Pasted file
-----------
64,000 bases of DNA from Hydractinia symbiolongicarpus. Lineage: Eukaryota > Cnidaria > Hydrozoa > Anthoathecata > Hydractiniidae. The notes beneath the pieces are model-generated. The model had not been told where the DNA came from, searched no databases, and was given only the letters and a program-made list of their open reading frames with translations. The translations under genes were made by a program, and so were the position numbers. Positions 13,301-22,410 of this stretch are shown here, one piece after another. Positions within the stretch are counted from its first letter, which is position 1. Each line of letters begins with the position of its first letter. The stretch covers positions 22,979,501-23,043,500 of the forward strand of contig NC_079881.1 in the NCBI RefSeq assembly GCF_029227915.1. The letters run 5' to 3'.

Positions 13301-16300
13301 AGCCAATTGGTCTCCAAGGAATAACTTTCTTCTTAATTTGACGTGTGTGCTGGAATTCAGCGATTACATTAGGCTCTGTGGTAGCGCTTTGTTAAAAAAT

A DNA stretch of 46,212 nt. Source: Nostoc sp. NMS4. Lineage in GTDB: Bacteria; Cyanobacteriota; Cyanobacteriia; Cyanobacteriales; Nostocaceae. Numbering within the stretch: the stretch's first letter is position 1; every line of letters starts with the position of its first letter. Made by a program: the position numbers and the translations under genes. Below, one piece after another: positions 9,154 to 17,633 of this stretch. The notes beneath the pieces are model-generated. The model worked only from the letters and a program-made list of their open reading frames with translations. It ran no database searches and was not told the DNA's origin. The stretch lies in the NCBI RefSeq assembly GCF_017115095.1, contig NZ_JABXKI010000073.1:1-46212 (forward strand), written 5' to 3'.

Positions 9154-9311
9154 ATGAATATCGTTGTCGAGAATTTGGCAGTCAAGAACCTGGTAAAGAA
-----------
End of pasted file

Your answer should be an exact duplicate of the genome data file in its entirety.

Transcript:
64,000 bases of DNA from Hydractinia symbiolongicarpus. Lineage: Eukaryota > Cnidaria > Hydrozoa > Anthoathecata > Hydractiniidae. The notes beneath the pieces are model-generated. The model had not been told where the DNA came from, searched no databases, and was given only the letters and a program-made list of their open reading frames with translations. The translations under genes were made by a program, and so were the position numbers. Positions 13,301-22,410 of this stretch are shown here, one piece after another. Positions within the stretch are counted from its first letter, which is position 1. Each line of letters begins with the position of its first letter. The stretch covers positions 22,979,501-23,043,500 of the forward strand of contig NC_079881.1 in the NCBI RefSeq assembly GCF_029227915.1. The letters run 5' to 3'.

Positions 13301-16300
13301 AGCCAATTGGTCTCCAAGGAATAACTTTCTTCTTAATTTGACGTGTGTGCTGGAATTCAGCGATTACATTAGGCTCTGTGGTAGCGCTTTGTTAAAAAAT

A DNA stretch of 46,212 nt. Source: Nostoc sp. NMS4. Lineage in GTDB: Bacteria; Cyanobacteriota; Cyanobacteriia; Cyanobacteriales; Nostocaceae. Numbering within the stretch: the stretch's first letter is position 1; every line of letters starts with the position of its first letter. Made by a program: the position numbers and the translations under genes. Below, one piece after another: positions 9,154 to 17,633 of this stretch. The notes beneath the pieces are model-generated. The model worked only from the letters and a program-made list of their open reading frames with translations. It ran no database searches and was not told the DNA's origin. The stretch lies in the NCBI RefSeq assembly GCF_017115095.1, contig NZ_JABXKI010000073.1:1-46212 (forward strand), written 5' to 3'.

Positions 9154-9311
9154 ATGAATATCGTTGTCGAGAATTTGGCAGTCAAGAACCTGGTAAAGAA